Now they share another bond. They’ve supported each other through Christchurch’s killer quakes.
It’s hard to move to a new country when you don’t speak the language. Learning bus routes, finding a job and making friends are all difficult.
Throw a natural disaster into the mix and you would be forgiven for hunkering down and surrounding yourself with family and only the familiar.
Colombian immigrant Lucila Orjuela de Gil however, is not one to let Canterbury’s devastating earthquakes shake her spirit.
“I love New Zealand,” she says in her halting English. “It’s quiet, the people are friendly.”
It’s been nearly 20 months since the February 22 quake and while much has changed for Lucila, one thing that’s stayed constant is her English Language Partners’ volunteer tutor, Joy Sharp.
The women have been friends since Joy began tutoring Lucila shortly after she arrived in Christchurch with her husband, William, from the Colombian capital, Bogata, to join their daughters, Janet, Tatiana and Solangie.
They have much in common, says Joy, they like painting, have similar aged grown children and laugh at the same things. And since the quake they share something else, they both lost their homes.
“What was the quake like for you?” asks Joy.
“It was horrible. I think only of my daughters who were in the city centre,” says Lucila. Her words a mix of English and Spanish and hard to understand, but the tears that well up in her eyes are universally understood. “It’s alright,” comforts Joy, stroking Lucila’s arm.
Joy tried unsuccessfully to contact Lucila after the quake but it was over two months before they managed to find each other. Joy’s Huntsbury Hill home was destroyed when it lost walls and part of the roof as the foundations subsided.
“We stayed with my son in Woodend,” says Joy, “and then moved to Rangiora.”
Lucila and William were living in council flats on Brougham St and were given just one hour to pack up their possessions and leave after Council inspections deemed the buildings unsafe. Lucila’s boss gave them space in his sleep out before the council found a new home for a couple of months.”
When at last they found each other, they picked up their lessons where they’d left off and Lucila’s learning continued just as before.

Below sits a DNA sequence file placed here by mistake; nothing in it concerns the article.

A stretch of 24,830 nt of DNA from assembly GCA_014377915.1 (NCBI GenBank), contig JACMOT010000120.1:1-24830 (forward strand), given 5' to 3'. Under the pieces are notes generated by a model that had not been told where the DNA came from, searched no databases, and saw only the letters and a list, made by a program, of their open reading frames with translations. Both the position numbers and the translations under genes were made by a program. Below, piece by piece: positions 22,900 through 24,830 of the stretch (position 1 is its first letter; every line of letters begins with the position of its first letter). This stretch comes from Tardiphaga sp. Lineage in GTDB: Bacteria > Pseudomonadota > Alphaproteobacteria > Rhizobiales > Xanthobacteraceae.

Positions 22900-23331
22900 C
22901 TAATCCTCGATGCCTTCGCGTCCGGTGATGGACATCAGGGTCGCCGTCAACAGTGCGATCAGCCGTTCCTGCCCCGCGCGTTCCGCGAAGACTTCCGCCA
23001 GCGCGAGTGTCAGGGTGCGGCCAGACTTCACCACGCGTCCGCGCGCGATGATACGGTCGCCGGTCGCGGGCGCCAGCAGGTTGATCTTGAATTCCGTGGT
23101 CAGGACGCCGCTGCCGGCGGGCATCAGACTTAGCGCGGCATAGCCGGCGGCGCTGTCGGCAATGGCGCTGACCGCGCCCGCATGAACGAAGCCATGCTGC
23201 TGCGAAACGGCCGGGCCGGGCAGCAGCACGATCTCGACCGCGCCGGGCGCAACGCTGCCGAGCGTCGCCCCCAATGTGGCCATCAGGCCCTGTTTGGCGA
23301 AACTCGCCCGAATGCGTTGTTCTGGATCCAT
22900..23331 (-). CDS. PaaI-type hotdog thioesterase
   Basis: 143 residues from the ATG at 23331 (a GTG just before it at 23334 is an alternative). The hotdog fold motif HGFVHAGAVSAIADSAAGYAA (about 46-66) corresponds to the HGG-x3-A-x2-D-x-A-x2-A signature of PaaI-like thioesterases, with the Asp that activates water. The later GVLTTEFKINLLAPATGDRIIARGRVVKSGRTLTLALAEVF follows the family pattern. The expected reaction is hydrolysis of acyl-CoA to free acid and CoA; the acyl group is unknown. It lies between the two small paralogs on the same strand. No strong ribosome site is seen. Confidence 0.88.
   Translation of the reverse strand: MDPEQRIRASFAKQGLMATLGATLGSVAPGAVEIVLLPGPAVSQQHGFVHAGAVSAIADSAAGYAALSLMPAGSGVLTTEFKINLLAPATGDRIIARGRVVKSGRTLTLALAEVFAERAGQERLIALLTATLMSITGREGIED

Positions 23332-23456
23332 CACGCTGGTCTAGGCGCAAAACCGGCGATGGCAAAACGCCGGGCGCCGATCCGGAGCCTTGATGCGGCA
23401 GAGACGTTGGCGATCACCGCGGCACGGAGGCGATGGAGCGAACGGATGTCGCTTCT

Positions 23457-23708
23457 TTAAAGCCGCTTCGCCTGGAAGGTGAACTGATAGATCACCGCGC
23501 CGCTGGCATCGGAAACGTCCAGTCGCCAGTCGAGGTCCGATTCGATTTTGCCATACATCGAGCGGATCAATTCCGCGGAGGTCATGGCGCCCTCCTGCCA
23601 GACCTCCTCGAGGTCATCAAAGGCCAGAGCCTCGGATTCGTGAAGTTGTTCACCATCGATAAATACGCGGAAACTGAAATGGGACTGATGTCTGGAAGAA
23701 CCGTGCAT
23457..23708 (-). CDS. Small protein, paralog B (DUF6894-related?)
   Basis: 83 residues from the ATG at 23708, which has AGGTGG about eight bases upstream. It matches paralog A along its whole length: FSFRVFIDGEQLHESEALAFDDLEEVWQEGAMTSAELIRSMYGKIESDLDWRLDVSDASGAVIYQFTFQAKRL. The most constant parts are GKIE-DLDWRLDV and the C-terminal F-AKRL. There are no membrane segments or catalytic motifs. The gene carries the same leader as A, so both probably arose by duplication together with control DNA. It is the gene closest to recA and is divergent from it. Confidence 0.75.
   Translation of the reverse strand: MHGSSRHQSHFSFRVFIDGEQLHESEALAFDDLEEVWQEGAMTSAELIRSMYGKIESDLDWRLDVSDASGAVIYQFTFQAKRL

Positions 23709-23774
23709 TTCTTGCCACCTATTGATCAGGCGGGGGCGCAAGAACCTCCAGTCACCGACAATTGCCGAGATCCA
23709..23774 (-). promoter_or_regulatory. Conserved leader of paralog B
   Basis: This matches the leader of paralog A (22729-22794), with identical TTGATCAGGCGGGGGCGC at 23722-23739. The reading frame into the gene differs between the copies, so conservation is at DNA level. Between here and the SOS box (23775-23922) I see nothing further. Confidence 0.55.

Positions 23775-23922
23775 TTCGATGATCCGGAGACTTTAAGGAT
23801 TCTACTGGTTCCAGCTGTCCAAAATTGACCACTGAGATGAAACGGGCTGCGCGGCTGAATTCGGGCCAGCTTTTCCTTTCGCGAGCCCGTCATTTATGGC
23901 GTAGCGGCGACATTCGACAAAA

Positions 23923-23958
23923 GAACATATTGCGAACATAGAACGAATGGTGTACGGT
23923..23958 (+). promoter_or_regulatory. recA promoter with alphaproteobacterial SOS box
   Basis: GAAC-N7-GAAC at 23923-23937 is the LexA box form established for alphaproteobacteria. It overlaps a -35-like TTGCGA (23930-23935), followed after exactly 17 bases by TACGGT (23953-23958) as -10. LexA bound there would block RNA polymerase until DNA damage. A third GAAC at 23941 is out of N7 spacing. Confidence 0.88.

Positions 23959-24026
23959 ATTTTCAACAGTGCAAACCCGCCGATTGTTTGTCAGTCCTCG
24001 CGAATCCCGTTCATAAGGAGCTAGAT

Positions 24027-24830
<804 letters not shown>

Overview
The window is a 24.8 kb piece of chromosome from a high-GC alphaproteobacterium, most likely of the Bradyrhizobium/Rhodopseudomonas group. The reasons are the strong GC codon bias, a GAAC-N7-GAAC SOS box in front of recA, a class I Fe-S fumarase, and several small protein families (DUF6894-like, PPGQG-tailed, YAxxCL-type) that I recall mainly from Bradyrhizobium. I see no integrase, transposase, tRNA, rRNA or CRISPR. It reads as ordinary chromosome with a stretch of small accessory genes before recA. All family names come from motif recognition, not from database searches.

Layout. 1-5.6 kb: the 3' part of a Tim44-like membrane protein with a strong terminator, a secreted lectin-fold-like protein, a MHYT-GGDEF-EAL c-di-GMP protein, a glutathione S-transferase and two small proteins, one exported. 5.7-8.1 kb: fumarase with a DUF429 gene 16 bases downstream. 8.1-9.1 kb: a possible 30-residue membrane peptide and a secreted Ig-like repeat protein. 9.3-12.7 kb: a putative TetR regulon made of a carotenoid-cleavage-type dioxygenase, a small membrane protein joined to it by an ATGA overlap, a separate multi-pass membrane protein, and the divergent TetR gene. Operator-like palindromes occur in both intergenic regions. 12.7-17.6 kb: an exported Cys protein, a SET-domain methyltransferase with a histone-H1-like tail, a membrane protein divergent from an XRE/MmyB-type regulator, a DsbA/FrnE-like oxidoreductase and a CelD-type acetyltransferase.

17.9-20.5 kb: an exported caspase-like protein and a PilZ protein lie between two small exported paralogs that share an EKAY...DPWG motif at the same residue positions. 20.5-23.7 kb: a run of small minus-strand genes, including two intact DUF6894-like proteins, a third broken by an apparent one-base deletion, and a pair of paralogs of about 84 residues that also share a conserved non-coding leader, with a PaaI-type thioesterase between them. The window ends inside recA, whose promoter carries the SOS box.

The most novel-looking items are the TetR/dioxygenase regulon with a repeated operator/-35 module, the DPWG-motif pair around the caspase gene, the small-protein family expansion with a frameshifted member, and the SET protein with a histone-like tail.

Joy says that despite the disruption, there was never any doubt that she would continue her tutoring. “Of course the priority was making sure our families were safe but I wanted to reconnect and try and help as much as I could.” She says the help in the early days was really just verbal – being together and talking.
Joy says the quake changed the focus of lessons. “We’ve talked quite a bit about our feelings around the quake – how terrifying it was, the sadness. It’s really just about being supportive.”
It wasn’t that difficult to adapt her lessons to include abstract concepts such as being frightened, stress and other feelings. The help worked both ways. Joy says having to come to Christchurch forced her to travel the 30 kilometres back into the city.
“It would have been easy just to stay in Rangiora, but I always wanted to come back and teach Lucila because we’ve always had such fun.”
Both Joy and Lucila admit that it was hard to get Lucila’s learning back on track. Stress is known to trigger forgetfulness and Joy says they had to go back and redo several months’ worth of lessons. “I forgot yes,” laughs Lucila. “But Joy is good. I understand her.”
Lucila was lucky to find a home in Spreydon close to where she works looking after two special needs children. She’s also not that far from where she and William were living so the area is familiar and with the exception of the road works, life is much the same as it was.
Joy and Lucila still meet every week and don’t really talk much about the quake anymore, especially as there are always new things to focus on such as Joy’s new grandchild and Lucila’s paintings.
Lucila recently sent a number of canvases home to Colombia. Where once she painted flowers, she’s now become a landscape artist and knows that her family and friends back home are envious of her new life, even after the earthquakes. “It is so beautiful here,” says Lucila. “This is where I will stay.”
Writer: Kim Triegaardt